Sears Canada has just over a week to assess another revised bid from a buyer group led by its executive chairman as its lenders press for liquidation of the embattled retailer that could start as early as mid-October.
Orestes Pasparakis, a lawyer for the insolvent retailer’s court-appointed monitor FTI Consulting Canada, told the court it is assessing a revised bid from a group led by Brandon Stranzl that was submitted late Tuesday, but Sears Canada is running out of liquidity and time to decide which route to take.
“We are nearing the end of the road… We have pushed the timelines to preserve optionality, and quickly running out of money,” he told Justice Glenn Hainey on Wednesday.
Four years after the University of Ottawa opened its first satellite campus in Kanata North, the university is expanding its presence in the tech park.
Justice Hainey extended Sears Canada’s creditor protection, which was slated to end Wednesday, until Nov. 7.
However, a group of lenders who have provided debtor-in-possession financing to Sears Canada to help keep its stores open are pushing for a liquidation agreement to be approved by the court during a hearing on Oct. 13, or risk a default.
According to an amendment to an agreement with lenders submitted Tuesday, the retailer must sign a liquidation agreement by Oct. 7 – revised bid notwithstanding.
A process to then liquidate the remaining Sears locations could start as soon as Oct. 19.
“There is a massive swing in value,” if the process is not started by then, Joe Latham, a lawyer for Wells Fargo Capital Finance Corp. Canada, told the court.
If a proposal to buy the business as a going concern does not materialize, he added, it is key to liquidate before the Christmas season is over to maximize the value the process can attain.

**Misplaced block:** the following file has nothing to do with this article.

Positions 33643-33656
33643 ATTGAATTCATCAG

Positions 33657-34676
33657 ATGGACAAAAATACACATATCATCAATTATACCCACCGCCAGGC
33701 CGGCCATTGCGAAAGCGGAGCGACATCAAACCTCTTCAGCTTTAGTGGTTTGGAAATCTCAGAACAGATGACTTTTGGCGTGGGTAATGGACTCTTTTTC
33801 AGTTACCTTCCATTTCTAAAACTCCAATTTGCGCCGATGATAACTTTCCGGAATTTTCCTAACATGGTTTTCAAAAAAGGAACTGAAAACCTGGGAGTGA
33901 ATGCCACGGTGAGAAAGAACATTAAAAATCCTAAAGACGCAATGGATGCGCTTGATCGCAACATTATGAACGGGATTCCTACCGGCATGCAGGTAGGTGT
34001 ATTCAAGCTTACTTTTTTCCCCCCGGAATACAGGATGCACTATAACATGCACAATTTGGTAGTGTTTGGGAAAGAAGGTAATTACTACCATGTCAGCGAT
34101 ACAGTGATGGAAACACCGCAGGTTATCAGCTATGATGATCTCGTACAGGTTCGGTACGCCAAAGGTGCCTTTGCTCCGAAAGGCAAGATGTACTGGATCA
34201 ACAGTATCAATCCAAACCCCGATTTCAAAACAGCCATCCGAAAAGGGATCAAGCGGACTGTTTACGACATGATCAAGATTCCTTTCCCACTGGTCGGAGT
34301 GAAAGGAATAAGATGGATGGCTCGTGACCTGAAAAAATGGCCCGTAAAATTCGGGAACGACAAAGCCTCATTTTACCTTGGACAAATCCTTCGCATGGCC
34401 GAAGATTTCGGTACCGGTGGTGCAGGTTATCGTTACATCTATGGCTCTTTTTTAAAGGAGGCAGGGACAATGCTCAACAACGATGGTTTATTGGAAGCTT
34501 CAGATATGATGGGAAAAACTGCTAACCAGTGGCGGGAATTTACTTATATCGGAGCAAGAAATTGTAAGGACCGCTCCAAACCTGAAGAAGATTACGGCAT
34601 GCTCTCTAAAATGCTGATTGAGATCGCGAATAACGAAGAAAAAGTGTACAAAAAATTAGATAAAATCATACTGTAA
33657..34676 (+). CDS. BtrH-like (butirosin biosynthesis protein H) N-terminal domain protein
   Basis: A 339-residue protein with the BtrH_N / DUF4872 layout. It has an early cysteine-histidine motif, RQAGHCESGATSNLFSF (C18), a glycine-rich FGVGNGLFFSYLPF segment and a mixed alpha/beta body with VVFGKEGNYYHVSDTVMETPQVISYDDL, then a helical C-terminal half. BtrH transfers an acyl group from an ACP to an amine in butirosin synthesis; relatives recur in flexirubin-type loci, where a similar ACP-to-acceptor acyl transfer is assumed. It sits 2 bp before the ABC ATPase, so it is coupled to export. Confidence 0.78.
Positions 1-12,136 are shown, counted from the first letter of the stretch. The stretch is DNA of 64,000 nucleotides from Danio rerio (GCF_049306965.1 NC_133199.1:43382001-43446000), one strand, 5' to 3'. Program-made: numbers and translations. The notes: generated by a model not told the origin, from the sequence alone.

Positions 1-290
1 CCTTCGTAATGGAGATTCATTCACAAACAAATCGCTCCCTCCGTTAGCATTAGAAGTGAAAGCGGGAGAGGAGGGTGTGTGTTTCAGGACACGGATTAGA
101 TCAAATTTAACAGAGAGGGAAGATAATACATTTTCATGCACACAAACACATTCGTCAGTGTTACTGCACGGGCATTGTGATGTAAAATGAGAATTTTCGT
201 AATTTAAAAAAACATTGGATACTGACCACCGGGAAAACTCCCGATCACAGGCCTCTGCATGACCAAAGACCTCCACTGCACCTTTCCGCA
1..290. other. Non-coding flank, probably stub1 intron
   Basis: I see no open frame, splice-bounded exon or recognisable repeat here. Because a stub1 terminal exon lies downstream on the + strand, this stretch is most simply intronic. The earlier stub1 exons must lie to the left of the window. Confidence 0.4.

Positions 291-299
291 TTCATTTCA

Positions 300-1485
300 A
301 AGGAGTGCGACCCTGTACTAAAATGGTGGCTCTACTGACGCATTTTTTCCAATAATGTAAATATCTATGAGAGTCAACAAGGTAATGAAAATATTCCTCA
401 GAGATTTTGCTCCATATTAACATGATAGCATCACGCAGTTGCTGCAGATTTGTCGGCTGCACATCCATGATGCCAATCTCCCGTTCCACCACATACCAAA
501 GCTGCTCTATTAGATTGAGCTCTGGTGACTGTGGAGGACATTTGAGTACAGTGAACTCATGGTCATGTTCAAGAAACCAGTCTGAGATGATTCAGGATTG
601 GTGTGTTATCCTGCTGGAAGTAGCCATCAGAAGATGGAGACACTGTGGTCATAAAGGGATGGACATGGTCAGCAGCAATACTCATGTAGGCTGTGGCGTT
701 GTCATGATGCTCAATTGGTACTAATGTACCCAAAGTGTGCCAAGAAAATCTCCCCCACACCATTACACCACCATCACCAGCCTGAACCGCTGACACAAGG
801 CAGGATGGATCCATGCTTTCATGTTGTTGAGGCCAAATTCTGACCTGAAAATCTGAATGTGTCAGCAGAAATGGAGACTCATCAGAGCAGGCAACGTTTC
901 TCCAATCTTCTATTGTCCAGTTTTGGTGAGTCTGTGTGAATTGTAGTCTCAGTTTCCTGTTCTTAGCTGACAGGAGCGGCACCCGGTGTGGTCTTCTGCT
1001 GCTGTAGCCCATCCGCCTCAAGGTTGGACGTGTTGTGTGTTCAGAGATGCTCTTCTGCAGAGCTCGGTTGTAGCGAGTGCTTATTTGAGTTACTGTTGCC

This comes after the court-appointed monitor said in a report earlier this week that Sears Canada is losing money on a weekly basis but will have enough liquidity to fund its operations until Nov. 7.
“We have a very short fuse on a potential liquidation of the company,” said Jeremy Dacks, a lawyer representing Sears from law firm Osler, Hoskin & Harcourt LLP. “We do have a going concern bid that has issues that still need to be resolved and a matter of days, not weeks, to proceed.”
On Wednesday, Justice Hainey gave the green light for the sale of 12 Sears stores and its wholly-owned subsidiary and appliance retail chain Corbeil. The judge also approved the sale of a Sears distribution centre to Indigo Books and Music, as well as the sale of three home services businesses.
A proposal to sell the Viking appliance brand to Canadian Tire, however, was adjourned on Wednesday, as another party has the first right of refusal.
Mark Zigler, a lawyer with Koskie Minsky representing thousands of pensioners, said a decision must be made between the two paths before Sears Canada as soon as possible. He said they are not opposed to a proposal to buy the company as a going concern, but the delays in the process leaves pensioners “bearing the brunt” of the cost.
“The pensioners are paying the price,” he said.
“We cannot continue to be funding this exercise.”